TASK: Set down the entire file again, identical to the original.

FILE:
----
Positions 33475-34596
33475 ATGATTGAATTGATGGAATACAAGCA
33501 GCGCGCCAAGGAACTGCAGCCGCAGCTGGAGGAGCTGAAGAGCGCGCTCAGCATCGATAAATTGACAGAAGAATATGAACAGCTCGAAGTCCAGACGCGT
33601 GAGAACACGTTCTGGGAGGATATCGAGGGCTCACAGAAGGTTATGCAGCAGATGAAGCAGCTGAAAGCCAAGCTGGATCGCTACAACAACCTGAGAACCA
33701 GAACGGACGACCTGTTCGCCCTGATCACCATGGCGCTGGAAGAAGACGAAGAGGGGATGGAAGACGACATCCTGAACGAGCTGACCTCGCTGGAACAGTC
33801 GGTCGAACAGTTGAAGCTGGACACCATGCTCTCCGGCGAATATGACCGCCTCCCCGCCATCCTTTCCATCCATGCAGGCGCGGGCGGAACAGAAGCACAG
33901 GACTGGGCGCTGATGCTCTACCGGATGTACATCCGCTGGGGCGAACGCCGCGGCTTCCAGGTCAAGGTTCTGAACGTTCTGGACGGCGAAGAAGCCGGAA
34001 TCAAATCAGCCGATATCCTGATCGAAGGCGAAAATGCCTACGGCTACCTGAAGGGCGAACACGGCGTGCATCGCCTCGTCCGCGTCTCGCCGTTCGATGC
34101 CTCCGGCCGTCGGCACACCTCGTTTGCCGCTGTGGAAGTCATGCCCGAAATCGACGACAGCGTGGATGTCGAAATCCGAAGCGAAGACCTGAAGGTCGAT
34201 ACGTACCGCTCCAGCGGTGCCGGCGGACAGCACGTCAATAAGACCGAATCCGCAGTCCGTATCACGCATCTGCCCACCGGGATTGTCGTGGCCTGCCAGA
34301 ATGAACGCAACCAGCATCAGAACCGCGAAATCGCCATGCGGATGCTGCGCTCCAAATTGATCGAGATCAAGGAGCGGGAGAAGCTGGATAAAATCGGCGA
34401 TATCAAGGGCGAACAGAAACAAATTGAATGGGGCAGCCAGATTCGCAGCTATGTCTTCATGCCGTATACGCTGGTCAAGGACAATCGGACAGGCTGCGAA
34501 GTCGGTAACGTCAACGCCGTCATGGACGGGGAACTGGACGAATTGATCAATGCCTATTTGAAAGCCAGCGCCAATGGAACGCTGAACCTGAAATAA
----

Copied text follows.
Positions 33475-34596
33475 ATGATTGAATTGATGGAATACAAGCA
33501 GCGCGCCAAGGAACTGCAGCCGCAGCTGGAGGAGCTGAAGAGCGCGCTCAGCATCGATAAATTGACAGAAGAATATGAACAGCTCGAAGTCCAGACGCGT
33601 GAGAACACGTTCTGGGAGGATATCGAGGGCTCACAGAAGGTTATGCAGCAGATGAAGCAGCTGAAAGCCAAGCTGGATCGCTACAACAACCTGAGAACCA
33701 GAACGGACGACCTGTTCGCCCTGATCACCATGGCGCTGGAAGAAGACGAAGAGGGGATGGAAGACGACATCCTGAACGAGCTGACCTCGCTGGAACAGTC
33801 GGTCGAACAGTTGAAGCTGGACACCATGCTCTCCGGCGAATATGACCGCCTCCCCGCCATCCTTTCCATCCATGCAGGCGCGGGCGGAACAGAAGCACAG
33901 GACTGGGCGCTGATGCTCTACCGGATGTACATCCGCTGGGGCGAACGCCGCGGCTTCCAGGTCAAGGTTCTGAACGTTCTGGACGGCGAAGAAGCCGGAA
34001 TCAAATCAGCCGATATCCTGATCGAAGGCGAAAATGCCTACGGCTACCTGAAGGGCGAACACGGCGTGCATCGCCTCGTCCGCGTCTCGCCGTTCGATGC
34101 CTCCGGCCGTCGGCACACCTCGTTTGCCGCTGTGGAAGTCATGCCCGAAATCGACGACAGCGTGGATGTCGAAATCCGAAGCGAAGACCTGAAGGTCGAT
34201 ACGTACCGCTCCAGCGGTGCCGGCGGACAGCACGTCAATAAGACCGAATCCGCAGTCCGTATCACGCATCTGCCCACCGGGATTGTCGTGGCCTGCCAGA
34301 ATGAACGCAACCAGCATCAGAACCGCGAAATCGCCATGCGGATGCTGCGCTCCAAATTGATCGAGATCAAGGAGCGGGAGAAGCTGGATAAAATCGGCGA
34401 TATCAAGGGCGAACAGAAACAAATTGAATGGGGCAGCCAGATTCGCAGCTATGTCTTCATGCCGTATACGCTGGTCAAGGACAATCGGACAGGCTGCGAA
34501 GTCGGTAACGTCAACGCCGTCATGGACGGGGAACTGGACGAATTGATCAATGCCTATTTGAAAGCCAGCGCCAATGGAACGCTGAACCTGAAATAA